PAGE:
S.1. The Phenomenon of Conway Drift (April Fools Day 2015)
"Well shit. That's a hell of a mystery that no one thought was a mystery and didn't even really need solving. But damn, if it didn't just get solved, so nice work."
~ Ronald Graham upon learning about Conway drift
Not all that long ago, we learned about John Conway's chained arrow notation, a notation so incredibly mind-blowingly powerful that it somehow manages to pass up Graham's number. This should be impossible because Graham's number is so huge, but yet it's not - Conway managed to surpass Graham's number using his notation! Nobody, not even Conway himself, knows for sure how his notation is able to do so. Some people speculate that Conway added the number one to a number he created so many times that he eventually reached a number that is larger than Graham's number. Jonathan Bowers, however, disagrees with that speculation - he suspects that Conway did so by removing the decimal point from the number pi, and expanding on the number created that way. This clever tactic may likely lead to a number so big that if you extend upon it enough, you just might barely surpass Graham's number! But we really can't say for sure.
Regardless of how Conway chain arrows really work, there is a strange phenomenon that occurs with some of its values known as Conway drift. In this article I will try my best to explain this confusing phenomenon, with why it is like that and examples of its occurrence.
History of Conway Drift
John Conway himself discovered Conway drift when he was developing his chain arrow notation in 1995. He was so baffled by it that he was afraid to share such a strange occurrence with the public in his Book of Numbers, and when the time came to publish the book he still was too scared to add even a passing mention of Conway drift. As such, very few mathematicians know about Conway drift, let alone the general public.
Pataphysicists, however, have been privy to this for quite some time. In 2002, Andre Joyce, one of the world's foremost pataphysicists, was the very first person besides Conway himself to notice oddities in Conway chain arrow notation. When he noticed these oddities, he contacted John Conway, who explained that he himself noticed this peculiar behavior, and that he calls it "Conway drift". Joyce quickly informed his fellow pataphysicists about this discovery, but they were even more confused about it than Conway was when he first saw it. Therefore, nobody bothered to share anything about Conway drift with the world except for Joyce, who began writing online articles about Conway drift. Even Joyce's articles covering Conway drift have since then vanished from the Internet - there are no web archives that have any of Joyce's pages on this topic archived. The only traces of those articles that remain on the Internet are a few very faulty replications of small portions of Joyce's pages, on hard-to-find blogs written by amateur pataphysicists.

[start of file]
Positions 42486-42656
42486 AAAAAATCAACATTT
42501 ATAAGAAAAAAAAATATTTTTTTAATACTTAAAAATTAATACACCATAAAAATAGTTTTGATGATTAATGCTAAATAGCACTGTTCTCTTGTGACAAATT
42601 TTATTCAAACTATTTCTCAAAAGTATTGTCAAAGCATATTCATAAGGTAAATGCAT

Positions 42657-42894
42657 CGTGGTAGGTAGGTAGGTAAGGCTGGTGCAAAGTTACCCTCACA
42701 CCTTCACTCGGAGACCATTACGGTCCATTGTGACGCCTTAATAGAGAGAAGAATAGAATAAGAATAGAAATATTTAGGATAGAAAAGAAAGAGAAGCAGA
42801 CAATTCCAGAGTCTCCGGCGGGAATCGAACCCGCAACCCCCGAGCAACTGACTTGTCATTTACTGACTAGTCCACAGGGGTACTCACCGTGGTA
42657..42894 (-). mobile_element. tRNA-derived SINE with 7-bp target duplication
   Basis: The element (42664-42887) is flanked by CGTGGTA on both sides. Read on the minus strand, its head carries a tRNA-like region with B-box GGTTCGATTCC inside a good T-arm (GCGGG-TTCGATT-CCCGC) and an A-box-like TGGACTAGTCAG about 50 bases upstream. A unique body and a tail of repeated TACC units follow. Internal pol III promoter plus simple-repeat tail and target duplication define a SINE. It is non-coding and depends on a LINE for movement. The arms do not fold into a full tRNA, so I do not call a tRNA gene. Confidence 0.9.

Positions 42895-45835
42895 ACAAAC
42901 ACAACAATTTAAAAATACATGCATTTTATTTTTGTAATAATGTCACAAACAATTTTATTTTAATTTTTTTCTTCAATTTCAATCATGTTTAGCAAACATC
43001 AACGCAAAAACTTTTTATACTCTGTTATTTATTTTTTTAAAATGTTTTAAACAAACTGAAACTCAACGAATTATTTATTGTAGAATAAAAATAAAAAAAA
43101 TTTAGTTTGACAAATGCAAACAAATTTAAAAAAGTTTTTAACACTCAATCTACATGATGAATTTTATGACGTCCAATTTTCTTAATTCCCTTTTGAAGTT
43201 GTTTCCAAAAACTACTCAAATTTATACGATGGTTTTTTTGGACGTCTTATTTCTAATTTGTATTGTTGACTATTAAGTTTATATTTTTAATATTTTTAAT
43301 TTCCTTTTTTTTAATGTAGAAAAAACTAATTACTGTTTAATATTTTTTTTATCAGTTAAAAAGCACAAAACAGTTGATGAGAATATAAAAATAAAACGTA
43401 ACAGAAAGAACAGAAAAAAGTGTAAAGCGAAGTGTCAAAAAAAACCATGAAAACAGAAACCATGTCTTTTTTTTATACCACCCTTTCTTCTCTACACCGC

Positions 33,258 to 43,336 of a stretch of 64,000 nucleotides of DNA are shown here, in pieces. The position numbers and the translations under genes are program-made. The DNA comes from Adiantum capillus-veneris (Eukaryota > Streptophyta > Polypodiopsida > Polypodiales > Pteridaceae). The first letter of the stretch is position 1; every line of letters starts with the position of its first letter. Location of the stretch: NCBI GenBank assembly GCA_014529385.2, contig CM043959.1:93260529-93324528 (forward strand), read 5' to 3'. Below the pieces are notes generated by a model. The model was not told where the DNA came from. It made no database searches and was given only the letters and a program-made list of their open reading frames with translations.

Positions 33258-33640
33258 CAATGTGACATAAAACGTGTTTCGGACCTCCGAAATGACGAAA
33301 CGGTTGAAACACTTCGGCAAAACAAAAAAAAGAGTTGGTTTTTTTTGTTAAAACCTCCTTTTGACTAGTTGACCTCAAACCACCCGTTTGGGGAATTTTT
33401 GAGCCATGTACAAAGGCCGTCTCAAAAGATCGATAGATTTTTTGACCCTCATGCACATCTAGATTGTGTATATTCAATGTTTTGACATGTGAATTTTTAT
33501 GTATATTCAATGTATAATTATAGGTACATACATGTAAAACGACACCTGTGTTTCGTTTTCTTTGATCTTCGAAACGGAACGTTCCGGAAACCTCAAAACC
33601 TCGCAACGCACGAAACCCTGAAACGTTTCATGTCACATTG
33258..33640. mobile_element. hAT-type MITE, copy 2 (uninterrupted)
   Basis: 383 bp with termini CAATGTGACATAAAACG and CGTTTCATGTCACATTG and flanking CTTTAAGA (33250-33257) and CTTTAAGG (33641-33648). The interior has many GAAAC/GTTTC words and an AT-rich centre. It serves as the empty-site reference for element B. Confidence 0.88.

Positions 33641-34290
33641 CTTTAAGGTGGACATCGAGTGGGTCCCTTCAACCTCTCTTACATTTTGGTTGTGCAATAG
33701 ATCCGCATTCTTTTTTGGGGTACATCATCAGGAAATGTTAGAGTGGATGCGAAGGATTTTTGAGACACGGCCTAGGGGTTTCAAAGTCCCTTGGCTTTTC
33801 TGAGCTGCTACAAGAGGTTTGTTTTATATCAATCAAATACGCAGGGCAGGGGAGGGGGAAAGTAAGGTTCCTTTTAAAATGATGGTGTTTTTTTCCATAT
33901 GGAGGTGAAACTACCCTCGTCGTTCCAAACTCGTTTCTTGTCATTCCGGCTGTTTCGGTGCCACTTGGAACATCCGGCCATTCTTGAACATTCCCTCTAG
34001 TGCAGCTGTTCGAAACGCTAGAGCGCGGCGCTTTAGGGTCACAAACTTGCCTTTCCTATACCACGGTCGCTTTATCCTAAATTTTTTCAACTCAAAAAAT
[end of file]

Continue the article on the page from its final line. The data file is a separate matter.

So how do I even know about Conway drift? It was back in January 2015 when I was on Googology Wiki's IRC chat, when a new user by the name "Vilius2001" wanted to learn how Conway chain arrows work, asking how one would evaluate the chain 3->4->5->6. Nathan Ho, the founder of Googology Wiki (screen name "vell" on the IRC), then explained that this chain in fact does not evaluate to a large number, but to a small irrational number, due to something called Conway drift, a concept that is glossed over in most explanations of chained arrow notation. This was where I first learned about Conway drift.
Out of my requesting, Nathan Ho emailed me an unfinished and discarded paper written by John Conway about Conway drift. It was pretty confusing to read, but after a few months of deciphering text, translating formulas to standard notation, and consulting pataphysicists, I finally got around to having a sort of understanding of what Conway drift is. That said, we're now ready to examine Conway drift, starting with some examples of course.